Just a few minutes ago I watched Jill Bolte Taylor and experienced one of the best speeches ever. Her method and delivery was top drawer. The twenty minutes of her message flew by.
She merged science with the spiritual. She informed without talking down to us. In the conclusion we were given choices.
If you, like me, need from time to time some motivation to keep you on track watch Jill Bolte Tayor's speech.
Saturday, February 09, 2008
In November we will have an opportunity to vote for president. These hopefuls have made statements regarding troop levels. Click here to see what they want to do.
Mitt Romney dropped out of the race this past week but his military spending comments remain on the link for reference.
Monday, February 04, 2008
U.S. cited as negative force in the world
While Canadians see the United States as important, when asked what countries stand out as being a negative force in the world, 52 per cent of respondents named the U.S.
The next most common answers were Iran (22 per cent), Iraq (19 per cent) and China (13 per cent).
"It's not necessarily a sign of anti-Americanism, but a concern about the direction the country is going," Neuman said.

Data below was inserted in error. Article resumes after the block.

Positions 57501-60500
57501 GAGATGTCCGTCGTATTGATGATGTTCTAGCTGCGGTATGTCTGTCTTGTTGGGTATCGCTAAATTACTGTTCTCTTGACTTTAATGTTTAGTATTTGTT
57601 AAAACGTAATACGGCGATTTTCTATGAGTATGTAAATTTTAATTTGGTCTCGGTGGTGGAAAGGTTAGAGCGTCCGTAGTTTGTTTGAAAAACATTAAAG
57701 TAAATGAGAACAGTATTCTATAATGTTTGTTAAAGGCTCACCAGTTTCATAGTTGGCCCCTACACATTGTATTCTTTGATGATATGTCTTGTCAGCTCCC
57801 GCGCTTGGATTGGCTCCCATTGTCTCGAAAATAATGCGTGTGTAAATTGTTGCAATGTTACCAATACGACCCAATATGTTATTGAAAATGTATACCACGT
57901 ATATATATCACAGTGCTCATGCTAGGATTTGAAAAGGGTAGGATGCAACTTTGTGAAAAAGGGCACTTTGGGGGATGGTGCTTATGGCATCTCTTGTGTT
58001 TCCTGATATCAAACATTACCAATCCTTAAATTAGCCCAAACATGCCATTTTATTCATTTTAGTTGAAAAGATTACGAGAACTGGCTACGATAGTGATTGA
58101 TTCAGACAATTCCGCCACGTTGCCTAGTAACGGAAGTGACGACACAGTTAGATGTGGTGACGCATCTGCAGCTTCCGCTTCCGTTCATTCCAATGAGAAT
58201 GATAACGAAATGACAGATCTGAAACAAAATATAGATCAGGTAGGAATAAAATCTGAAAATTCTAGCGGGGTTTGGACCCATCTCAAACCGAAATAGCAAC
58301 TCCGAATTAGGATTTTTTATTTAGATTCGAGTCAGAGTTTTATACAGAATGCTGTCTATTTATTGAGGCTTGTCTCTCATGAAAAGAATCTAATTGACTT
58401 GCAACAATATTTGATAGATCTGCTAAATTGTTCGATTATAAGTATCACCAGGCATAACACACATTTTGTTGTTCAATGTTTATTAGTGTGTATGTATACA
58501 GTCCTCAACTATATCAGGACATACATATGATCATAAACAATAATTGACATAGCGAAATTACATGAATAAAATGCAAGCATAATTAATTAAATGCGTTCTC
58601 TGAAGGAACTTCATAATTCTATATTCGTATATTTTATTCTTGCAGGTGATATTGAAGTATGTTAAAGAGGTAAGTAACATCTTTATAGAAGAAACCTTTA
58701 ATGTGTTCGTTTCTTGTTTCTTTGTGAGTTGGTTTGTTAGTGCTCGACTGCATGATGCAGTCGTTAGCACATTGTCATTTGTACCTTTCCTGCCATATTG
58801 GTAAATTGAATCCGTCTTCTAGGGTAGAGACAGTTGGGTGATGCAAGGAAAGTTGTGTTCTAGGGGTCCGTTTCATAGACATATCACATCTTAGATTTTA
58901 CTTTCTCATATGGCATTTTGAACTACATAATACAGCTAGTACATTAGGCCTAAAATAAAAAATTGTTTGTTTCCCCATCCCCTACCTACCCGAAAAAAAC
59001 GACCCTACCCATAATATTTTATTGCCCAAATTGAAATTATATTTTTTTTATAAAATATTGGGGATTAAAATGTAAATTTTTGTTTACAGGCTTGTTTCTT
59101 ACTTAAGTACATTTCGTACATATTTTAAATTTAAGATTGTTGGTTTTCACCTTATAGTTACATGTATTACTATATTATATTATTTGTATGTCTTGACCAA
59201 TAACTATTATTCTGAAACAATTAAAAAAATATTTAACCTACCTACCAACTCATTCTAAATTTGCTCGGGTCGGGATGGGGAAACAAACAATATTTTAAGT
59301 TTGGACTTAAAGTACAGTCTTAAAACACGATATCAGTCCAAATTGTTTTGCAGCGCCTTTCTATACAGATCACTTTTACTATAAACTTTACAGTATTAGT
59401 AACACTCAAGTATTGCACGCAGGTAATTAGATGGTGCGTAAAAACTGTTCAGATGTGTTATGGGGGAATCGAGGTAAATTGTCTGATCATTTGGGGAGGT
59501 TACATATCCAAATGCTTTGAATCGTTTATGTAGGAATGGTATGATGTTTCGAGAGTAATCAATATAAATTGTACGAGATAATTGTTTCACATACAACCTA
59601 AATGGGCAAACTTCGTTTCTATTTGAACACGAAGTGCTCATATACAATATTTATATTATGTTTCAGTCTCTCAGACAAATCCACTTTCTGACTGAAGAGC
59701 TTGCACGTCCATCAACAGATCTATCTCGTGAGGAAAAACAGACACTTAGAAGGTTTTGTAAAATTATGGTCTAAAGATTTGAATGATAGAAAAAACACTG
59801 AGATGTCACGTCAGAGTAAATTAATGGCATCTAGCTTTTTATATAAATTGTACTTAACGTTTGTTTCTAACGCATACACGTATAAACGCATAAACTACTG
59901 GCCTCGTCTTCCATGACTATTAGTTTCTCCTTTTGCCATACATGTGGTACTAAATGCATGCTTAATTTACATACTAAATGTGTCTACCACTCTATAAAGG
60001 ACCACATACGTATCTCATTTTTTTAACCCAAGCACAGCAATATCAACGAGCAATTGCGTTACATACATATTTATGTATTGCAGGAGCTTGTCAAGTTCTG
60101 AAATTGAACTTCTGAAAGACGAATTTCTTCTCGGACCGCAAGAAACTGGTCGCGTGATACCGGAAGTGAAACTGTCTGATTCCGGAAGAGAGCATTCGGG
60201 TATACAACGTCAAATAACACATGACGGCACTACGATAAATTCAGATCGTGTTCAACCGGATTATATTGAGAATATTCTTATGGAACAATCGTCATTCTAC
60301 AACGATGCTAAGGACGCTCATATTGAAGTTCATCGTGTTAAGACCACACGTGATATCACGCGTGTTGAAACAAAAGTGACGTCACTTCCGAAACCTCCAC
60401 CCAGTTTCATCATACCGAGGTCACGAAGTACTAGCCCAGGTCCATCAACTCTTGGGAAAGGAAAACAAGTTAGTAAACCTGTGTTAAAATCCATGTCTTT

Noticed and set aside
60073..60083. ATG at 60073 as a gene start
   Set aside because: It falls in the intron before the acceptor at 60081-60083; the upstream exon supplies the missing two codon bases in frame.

He said the overall opinion of the United States was much higher in surveys done in the 1980s, but that opinion started to drop in 2001, hitting an all-time low in 2006.
Neuman said other studies have shown that people's opinions of the U.S. are negative because they are uncomfortable with the country's foreign policy, including the invasion of Iraq. They also cite discomfort with U.S. President George W. Bush, who took office in January 2001.
"I think the fact that Canadians pay so much attention to the U.S. election is a sign that they really care about the United States, a sign that they want it to get back to where it was before," Neuman said.The big question is will our next president make significant changes to our foreign police? To read more about what Canadians think click here.